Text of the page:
Hack compliance 101

I’ve been hip deep in dealing with hack compliance lately – it’s not my main job – my *main* job is writing books (the new one comes out June 4th!) but i’ts been what’s made up most of my time lately.

So, I thought to make it slightly easier to stop needing to hire me (counter intutive much?  not really ;) ), that I’d give y’all coming over seeing as I was recommended from someone’s site (thanks Craig!), a couple of ways to ensure that you’re only grabbing someone like me when you’ve really worked through everything you can.

UPDATE!

One of the major issues I’m seeing right now is customised themes that were installed a year plus ago and need updated.  It’s not a criticism, because people ten dto forget if somehting isn’t right in front of them (myself included) but it’s a good idea that every major wordpress update you have, that you at least search for your theme and see if it needs an update.
If you’re not sure of what to do, contact me.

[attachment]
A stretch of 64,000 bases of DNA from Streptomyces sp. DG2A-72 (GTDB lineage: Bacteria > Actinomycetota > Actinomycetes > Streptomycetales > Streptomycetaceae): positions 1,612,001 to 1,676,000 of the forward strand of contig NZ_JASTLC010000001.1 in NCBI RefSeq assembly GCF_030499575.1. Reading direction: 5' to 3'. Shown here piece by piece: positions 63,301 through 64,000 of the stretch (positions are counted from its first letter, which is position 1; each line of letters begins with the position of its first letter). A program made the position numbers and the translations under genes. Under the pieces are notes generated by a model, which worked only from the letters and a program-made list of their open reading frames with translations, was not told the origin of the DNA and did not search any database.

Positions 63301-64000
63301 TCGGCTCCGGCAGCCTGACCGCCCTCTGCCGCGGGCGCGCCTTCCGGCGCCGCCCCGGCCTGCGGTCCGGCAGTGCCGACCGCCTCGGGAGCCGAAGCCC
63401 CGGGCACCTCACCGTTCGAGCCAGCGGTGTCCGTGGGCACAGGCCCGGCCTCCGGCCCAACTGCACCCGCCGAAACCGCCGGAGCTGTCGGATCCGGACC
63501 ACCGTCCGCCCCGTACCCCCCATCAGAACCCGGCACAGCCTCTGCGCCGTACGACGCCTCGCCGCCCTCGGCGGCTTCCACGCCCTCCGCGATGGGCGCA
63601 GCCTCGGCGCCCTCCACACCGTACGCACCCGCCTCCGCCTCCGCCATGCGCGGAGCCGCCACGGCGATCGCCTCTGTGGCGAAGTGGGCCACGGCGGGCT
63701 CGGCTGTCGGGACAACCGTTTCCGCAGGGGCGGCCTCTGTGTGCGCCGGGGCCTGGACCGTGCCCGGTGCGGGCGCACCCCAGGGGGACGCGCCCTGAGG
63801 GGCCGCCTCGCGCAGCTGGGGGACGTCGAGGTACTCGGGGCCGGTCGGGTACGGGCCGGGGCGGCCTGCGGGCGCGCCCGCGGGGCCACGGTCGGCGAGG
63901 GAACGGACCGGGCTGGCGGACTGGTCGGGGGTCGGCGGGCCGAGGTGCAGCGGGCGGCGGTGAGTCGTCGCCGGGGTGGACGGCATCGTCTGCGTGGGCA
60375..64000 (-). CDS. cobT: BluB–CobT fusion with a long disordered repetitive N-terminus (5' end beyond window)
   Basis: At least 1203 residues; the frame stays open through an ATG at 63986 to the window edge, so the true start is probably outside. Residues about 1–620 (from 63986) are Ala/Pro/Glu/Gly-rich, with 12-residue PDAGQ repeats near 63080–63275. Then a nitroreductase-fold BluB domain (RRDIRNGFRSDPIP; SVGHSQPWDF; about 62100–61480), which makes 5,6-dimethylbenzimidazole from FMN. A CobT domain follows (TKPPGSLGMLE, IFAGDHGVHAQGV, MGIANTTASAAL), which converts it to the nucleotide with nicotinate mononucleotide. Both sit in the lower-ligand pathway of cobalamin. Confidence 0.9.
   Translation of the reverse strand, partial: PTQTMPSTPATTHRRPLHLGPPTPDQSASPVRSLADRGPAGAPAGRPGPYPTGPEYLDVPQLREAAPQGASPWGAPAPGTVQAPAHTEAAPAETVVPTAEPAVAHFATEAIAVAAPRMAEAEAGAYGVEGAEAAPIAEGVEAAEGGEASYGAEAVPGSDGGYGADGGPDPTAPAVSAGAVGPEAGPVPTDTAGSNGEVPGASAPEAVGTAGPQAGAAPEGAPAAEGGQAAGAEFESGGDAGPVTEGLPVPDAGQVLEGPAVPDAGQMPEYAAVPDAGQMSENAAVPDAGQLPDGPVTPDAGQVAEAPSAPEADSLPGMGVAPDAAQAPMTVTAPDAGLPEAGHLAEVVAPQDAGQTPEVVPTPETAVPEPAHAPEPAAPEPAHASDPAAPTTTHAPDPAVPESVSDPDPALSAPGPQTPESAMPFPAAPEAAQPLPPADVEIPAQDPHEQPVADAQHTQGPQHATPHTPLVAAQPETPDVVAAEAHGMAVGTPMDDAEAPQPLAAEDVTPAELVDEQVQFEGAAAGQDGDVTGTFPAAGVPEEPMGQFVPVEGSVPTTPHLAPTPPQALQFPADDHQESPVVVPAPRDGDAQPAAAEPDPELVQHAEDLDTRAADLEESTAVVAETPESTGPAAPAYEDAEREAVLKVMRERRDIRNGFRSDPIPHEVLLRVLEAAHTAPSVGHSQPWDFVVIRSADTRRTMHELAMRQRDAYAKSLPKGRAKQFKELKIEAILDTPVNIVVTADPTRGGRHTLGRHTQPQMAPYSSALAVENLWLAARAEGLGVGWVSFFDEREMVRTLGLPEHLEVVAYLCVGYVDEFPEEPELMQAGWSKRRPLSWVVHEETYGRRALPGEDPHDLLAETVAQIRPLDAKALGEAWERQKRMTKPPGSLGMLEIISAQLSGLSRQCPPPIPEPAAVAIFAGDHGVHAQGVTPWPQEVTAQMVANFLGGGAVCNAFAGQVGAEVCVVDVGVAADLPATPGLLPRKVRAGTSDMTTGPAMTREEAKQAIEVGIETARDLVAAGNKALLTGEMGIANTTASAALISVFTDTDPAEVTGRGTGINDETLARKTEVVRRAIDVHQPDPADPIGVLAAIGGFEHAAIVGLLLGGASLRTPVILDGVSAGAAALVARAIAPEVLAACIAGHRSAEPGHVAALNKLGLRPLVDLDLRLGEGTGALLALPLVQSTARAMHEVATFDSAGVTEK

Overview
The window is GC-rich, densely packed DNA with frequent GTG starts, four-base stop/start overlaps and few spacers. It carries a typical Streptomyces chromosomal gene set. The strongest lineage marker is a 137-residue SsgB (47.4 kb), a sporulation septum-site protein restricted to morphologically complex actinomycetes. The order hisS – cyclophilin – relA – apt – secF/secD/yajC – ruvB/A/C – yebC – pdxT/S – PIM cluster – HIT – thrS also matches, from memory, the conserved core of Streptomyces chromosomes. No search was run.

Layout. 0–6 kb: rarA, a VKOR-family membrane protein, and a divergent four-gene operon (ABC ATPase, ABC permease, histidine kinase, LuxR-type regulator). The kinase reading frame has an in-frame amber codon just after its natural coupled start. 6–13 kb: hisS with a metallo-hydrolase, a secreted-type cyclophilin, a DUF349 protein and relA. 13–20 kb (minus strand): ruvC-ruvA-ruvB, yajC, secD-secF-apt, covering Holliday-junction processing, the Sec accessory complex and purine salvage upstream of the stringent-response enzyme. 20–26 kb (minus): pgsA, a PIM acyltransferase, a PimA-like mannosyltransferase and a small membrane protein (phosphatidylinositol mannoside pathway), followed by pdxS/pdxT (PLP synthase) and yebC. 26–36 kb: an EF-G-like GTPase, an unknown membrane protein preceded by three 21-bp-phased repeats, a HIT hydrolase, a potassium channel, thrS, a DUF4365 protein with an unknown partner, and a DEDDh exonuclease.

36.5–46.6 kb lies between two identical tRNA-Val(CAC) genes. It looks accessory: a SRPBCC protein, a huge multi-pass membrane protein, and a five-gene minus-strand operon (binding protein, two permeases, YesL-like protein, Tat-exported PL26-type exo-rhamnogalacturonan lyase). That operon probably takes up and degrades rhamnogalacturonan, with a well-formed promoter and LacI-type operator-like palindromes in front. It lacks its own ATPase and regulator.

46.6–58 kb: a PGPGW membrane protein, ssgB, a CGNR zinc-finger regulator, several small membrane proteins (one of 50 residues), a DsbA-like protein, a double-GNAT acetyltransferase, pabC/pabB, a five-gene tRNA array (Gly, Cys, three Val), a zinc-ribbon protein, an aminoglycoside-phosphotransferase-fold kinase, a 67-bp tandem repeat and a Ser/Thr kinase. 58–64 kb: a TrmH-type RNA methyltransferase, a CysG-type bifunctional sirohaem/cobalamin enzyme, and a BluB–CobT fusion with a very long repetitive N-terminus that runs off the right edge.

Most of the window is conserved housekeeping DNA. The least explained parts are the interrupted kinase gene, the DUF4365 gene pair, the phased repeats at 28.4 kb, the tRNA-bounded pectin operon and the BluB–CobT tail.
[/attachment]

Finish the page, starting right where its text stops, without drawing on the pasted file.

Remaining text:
Also, from the later versions of WordPress, plugins and core will update from internal one clicks.   That means if you’re using the auto update plugin you should remove it now.  It’s a possible hole.

Check your subdomains
Many people run subdomains and don’t look at them often – installing and running ‘webmaster tools’ on all of the sites will allow you to monitor problems and be warned, real time if there’s an issue with anything.  And a visual check weekly should give you a chance to make sure everything looks perfect.

If all else fails…check dates

If something LOOKS fishy,log in via FTP – if there’s anything odd in there, look for the same dates in other stuff and focus on those files, though by that point you need to chat with an expert.

I’m always available to talk if you’re stuck, just contact me.

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